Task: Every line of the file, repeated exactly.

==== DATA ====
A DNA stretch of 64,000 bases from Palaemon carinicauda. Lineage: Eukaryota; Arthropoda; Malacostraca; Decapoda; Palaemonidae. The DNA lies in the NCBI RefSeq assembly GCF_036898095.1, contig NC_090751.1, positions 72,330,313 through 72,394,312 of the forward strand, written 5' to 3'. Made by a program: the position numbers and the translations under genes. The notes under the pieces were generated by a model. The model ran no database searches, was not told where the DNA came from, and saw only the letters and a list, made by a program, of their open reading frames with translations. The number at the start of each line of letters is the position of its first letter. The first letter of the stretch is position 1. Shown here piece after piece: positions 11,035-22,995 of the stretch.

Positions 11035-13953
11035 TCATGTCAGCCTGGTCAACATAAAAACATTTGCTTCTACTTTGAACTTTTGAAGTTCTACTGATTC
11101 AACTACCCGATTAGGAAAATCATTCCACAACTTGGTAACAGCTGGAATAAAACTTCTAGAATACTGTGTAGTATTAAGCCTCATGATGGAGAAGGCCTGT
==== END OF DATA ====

A DNA stretch of 64,000 bases from Palaemon carinicauda. Lineage: Eukaryota; Arthropoda; Malacostraca; Decapoda; Palaemonidae. The DNA lies in the NCBI RefSeq assembly GCF_036898095.1, contig NC_090751.1, positions 72,330,313 through 72,394,312 of the forward strand, written 5' to 3'. Made by a program: the position numbers and the translations under genes. The notes under the pieces were generated by a model. The model ran no database searches, was not told where the DNA came from, and saw only the letters and a list, made by a program, of their open reading frames with translations. The number at the start of each line of letters is the position of its first letter. The first letter of the stretch is position 1. Shown here piece after piece: positions 11,035-22,995 of the stretch.

Positions 11035-13953
11035 TCATGTCAGCCTGGTCAACATAAAAACATTTGCTTCTACTTTGAACTTTTGAAGTTCTACTGATTC
11101 AACTACCCGATTAGGAAAATCATTCCACAACTTGGTAACAGCTGGAATAAAACTTCTAGAATACTGTGTAGTATTAAGCCTCATGATGGAGAAGGCCTGT